Bushcraft. Now there’s a term you don’t hear every day. In fact, prior to signing up to write this article, I’m pretty sure I’d never heard it.

Thus, my interest piqued, I did what every good journalist does when faced with such a mystery – I asked Wikipedia. “Bushcraft is the use and practice of skills needed to survive and thrive in a natural environment. Bushcraft skills provide for the basic physiological necessities for human life.”

In other words, wilderness survival and primitive camping skills. Also known as outdoor survival skills. Copy that.

But what seems a pretty straightforward topic is anything but when you consider that being an expert in bushcraft involves the gradual development of a knowledge base through understanding and experience – successful experience, not the trial-and-error kind. (Trial and error often doesn’t pan out well for those dealing with dire situations.)

Put another way, bushcraft involves life skills. Not life skills as in how to do well in a job interview or get a pretty girl to go out with you (still working on that one). No, these are Life skills with a capital “L.” Skills that will keep you alive, like how to trap animals and forage food; where to find water and how to purify it; how to build a shelter and start a fire with only what you have on hand; and how to navigate in an unmarked and foreign environment.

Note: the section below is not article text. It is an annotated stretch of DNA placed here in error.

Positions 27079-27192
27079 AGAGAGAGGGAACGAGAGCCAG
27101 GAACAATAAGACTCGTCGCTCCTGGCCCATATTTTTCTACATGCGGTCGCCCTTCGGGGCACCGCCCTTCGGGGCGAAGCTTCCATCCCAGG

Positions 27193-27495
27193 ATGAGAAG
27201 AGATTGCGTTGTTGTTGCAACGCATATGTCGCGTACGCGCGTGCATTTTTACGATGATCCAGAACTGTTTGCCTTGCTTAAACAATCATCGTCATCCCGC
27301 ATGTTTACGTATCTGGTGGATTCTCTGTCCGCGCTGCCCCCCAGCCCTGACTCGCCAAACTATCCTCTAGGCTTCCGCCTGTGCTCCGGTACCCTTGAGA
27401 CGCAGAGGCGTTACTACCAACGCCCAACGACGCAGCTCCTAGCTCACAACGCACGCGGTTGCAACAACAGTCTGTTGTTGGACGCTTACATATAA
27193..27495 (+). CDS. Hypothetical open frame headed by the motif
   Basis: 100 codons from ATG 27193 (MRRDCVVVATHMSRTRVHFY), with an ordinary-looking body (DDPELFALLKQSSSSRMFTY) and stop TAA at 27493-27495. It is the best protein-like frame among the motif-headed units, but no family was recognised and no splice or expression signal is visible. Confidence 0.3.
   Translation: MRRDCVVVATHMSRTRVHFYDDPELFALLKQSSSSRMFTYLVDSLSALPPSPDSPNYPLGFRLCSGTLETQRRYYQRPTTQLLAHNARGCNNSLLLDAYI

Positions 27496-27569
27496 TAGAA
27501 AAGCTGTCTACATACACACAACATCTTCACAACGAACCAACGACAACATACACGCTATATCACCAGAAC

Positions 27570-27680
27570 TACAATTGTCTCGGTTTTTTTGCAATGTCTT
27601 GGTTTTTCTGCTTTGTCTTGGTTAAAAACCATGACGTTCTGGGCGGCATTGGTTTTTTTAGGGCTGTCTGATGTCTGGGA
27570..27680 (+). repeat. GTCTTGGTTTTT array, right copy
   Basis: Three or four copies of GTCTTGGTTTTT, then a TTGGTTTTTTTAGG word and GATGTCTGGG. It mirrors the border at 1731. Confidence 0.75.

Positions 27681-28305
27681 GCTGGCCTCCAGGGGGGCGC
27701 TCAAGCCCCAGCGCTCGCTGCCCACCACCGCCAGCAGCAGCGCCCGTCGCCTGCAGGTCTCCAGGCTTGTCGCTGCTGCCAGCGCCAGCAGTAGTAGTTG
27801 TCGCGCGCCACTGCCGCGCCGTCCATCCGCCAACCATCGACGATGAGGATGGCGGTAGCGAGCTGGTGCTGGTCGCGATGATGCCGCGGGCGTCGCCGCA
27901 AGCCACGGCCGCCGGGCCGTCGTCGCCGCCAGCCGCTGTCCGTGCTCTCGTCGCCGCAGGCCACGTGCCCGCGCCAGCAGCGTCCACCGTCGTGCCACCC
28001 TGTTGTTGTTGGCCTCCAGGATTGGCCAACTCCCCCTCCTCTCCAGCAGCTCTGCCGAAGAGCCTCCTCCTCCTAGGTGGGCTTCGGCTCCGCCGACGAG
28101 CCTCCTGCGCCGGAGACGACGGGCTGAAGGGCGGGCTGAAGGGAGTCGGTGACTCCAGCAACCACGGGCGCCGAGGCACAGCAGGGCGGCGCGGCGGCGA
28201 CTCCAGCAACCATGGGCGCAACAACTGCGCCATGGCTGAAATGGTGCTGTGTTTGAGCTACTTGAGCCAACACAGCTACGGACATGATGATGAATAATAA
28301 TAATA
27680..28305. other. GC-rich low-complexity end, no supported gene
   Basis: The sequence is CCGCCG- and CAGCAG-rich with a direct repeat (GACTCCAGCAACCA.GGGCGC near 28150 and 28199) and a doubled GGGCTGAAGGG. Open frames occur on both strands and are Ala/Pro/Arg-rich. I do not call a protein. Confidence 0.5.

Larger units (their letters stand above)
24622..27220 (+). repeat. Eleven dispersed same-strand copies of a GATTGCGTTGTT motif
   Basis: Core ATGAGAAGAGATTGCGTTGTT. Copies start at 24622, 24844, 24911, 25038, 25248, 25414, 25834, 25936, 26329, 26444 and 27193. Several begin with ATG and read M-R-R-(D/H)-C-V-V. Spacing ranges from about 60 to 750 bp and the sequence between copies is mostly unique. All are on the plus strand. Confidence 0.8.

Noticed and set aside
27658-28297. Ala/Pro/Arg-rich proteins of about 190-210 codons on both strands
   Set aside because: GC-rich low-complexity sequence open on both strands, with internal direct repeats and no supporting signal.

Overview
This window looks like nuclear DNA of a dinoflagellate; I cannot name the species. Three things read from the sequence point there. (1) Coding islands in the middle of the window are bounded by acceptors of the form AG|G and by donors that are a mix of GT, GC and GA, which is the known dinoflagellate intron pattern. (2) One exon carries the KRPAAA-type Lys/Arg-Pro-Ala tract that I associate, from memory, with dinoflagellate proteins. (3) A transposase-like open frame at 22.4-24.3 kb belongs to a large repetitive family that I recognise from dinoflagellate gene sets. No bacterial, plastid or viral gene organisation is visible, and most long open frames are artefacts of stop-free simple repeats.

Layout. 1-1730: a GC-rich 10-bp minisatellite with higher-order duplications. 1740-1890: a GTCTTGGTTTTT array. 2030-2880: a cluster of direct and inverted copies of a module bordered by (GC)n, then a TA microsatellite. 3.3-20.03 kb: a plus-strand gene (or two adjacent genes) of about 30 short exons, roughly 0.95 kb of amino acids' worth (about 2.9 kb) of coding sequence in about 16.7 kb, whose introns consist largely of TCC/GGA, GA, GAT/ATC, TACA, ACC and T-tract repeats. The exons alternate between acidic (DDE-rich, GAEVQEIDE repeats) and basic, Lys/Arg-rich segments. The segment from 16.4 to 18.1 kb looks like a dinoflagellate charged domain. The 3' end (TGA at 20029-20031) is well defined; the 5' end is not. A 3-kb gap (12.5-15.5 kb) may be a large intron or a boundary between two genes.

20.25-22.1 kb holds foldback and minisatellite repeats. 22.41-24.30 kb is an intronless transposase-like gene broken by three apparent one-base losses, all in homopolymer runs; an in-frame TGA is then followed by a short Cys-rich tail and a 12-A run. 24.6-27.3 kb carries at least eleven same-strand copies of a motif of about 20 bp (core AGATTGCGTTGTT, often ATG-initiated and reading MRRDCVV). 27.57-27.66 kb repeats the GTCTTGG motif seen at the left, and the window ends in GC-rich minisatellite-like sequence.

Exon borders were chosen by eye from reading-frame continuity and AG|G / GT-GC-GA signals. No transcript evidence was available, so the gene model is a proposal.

For us everyday campers who might not be exploring the Amazon, bushcraft can be viewed as a set of skills that come in handy when the shit hits the fan: When the tent rips beyond repair and there’s a storm blowing in. When the water filter fails and you’re miles away from a faucet. When Mother Nature does her Midwest thing and the temperature drops 50 degrees in a matter of hours.

So, where does one learn these life-saving (or at least life-bettering) skills? How are these outdoor survival skills acquired and honed? We’ve located a number of regional bushcraft programs and collected them below, highlighting their core content and approach. But, as mentioned above, these courses are just the beginning. Bushcraft is a lifelong practice.

That is, depending on how many “errors” you make along the way.

American Survival Company – Hindsville, Arkansas

If you’re a fan of the Netflix series “Snowflake Mountain,” in which a gang of ill-equipped people are dragged out into the wilderness and forced to fend for themselves, then you’ll recognize the name Matt Tate. The combat veteran and certified bushcraft instructor co-hosted the show, and you can benefit from his expertise as well at War Eagle Base Camp in northwest Arkansas. Tate and his staff lead hands-on courses ranging from edible and medicinal plant walks (two hours), to knot and fire workshops (half day), to navigation skills (one day), to primitive trapping (two days), and even wilderness weekends and adventures. They also provide instruction and training for survival in emergency situations, for individuals and groups.  americansurvivalco.com

American Survival Company didn’t start the fire. Okay, yeah they did. (American Survival)

Ancient Wisdom Survival School – Nevada, Missouri